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Clinical and Laboratory Factors That Predict Death in Very Low Birth Weight Infants Presenting With Late-onset Sepsis

Levit, Orly MD*; Bhandari, Vineet MD, DM*; Li, Fang-Yong MPH; Shabanova, Veronika MPH; Gallagher, Patrick G. MD*; Bizzarro, Matthew J. MD*

The Pediatric Infectious Disease Journal: February 2014 - Volume 33 - Issue 2 - p 143–146
doi: 10.1097/INF.0000000000000024
Original Studies

Background: Late-onset sepsis (LOS) in very low birth weight (VLBW) infants is associated with significant morbidity and mortality. The ability to predict mortality in infants with LOS based on clinical and laboratory factors at presentation of illness remains limited.

Objectives: To identify predictors of sepsis-associated mortality from a composite risk profile that includes demographic data, category of infecting organism, clinical and laboratory data at onset of illness.

Study Design: Data were collected from VLBW infants with at least 1 episode of LOS admitted to Yale Neonatal Intensive Care Unit from 1989 through 2007. Episodes were categorized as Gram-positive, Gram-negative or fungal. Multivariate logistic regression analysis was used to compare and contrast different types of infections and to assess independent risk factors for death.

Results: Four hundred twenty-four cases of LOS were identified in 424 VLBW infants. Of these, 262 (62%) were categorized as Gram-positive, 126 (30%) as Gram-negative and 36 (8%) as fungal. Multivariate analyses revealed that infants with Gram-positive infections had significantly lower odds of death compared to those with Gram-negative (adjusted odds ratio: 0.17; 95% confidence interval: 0.08–0.36) or fungal LOS (adjusted odds ratio: 0.22; 95% confidence interval: 0.07–0.64). Need for intubation, initiation of pressors, hypoglycemia and thrombocytopenia as presenting laboratory signs of infection and necrotizing enterocolitis were independent risk factors for sepsis-related death.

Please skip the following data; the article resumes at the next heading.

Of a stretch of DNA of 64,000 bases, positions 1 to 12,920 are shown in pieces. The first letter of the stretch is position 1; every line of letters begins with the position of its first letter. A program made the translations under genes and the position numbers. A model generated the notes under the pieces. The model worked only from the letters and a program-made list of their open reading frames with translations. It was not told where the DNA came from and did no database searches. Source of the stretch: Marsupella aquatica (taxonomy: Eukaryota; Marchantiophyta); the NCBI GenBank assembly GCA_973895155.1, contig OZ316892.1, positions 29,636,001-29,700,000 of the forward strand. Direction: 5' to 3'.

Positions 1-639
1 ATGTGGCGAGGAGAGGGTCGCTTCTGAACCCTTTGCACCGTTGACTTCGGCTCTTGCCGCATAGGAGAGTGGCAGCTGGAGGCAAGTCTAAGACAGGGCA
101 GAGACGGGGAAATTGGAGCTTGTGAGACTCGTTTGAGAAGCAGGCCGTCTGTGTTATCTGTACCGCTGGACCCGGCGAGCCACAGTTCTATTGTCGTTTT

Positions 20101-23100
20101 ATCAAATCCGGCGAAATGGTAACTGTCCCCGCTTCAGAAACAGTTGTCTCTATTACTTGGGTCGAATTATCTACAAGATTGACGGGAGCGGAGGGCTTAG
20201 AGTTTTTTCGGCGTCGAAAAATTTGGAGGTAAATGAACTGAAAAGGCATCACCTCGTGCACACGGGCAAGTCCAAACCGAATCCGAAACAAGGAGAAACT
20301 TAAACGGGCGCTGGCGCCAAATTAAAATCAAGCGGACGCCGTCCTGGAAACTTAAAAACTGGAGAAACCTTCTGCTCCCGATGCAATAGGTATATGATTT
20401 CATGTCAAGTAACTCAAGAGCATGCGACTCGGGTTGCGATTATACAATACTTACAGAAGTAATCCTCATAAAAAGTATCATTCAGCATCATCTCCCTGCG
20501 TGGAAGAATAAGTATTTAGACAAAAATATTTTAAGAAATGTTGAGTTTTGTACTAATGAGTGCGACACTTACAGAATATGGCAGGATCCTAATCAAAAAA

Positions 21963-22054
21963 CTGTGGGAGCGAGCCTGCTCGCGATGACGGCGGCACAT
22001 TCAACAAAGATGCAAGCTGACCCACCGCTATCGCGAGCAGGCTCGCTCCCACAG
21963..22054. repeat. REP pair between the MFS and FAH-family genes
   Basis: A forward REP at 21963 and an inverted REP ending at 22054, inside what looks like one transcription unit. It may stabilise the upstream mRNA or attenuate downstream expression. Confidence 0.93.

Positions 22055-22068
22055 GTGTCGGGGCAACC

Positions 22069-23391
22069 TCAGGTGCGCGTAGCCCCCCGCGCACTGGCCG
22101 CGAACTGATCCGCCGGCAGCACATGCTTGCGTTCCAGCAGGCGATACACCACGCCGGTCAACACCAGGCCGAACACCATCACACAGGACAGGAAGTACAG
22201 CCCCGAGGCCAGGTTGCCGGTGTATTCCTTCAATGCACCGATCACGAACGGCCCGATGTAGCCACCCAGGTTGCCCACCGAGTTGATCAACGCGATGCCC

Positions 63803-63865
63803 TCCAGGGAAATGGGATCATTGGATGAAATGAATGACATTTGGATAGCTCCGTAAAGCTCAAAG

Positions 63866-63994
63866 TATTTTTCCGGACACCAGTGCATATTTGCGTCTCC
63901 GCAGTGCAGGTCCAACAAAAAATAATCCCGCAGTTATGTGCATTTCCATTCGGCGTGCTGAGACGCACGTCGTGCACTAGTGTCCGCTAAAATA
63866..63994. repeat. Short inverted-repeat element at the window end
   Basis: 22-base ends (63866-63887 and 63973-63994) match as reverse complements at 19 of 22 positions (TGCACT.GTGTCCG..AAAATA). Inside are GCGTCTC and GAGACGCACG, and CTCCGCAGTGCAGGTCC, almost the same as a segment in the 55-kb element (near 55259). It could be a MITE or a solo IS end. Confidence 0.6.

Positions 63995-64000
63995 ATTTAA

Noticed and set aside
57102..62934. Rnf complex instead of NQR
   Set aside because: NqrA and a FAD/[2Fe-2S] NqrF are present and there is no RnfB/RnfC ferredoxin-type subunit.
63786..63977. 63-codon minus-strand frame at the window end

Conclusions: We identified presenting clinical and laboratory factors, including category of infecting organism, which predict the increased risk of LOS-related death. This information can be useful in estimating prognosis shortly after the onset of disease.

Supplemental Digital Content is available in the text.

From the *Department of Pediatrics and Department of Epidemiology and Public Health, Yale University School of Medicine, New Haven, CT.

Accepted for publication August 22, 2013.

The project was partially supported by National Institutes of Health T32 HD007094.

The authors have no conflicts of interest to disclose.

Supplemental digital content is available for this article. Direct URL citations appear in the printed text and are provided in the HTML and PDF versions of this article on the journal’s website (

Address for correspondence: Orly Levit, MD, Department of Pediatrics, Yale University School of Medicine, 333 Cedar Street, New Haven, CT 06510. E-mail:

© 2014 by Lippincott Williams & Wilkins, Inc.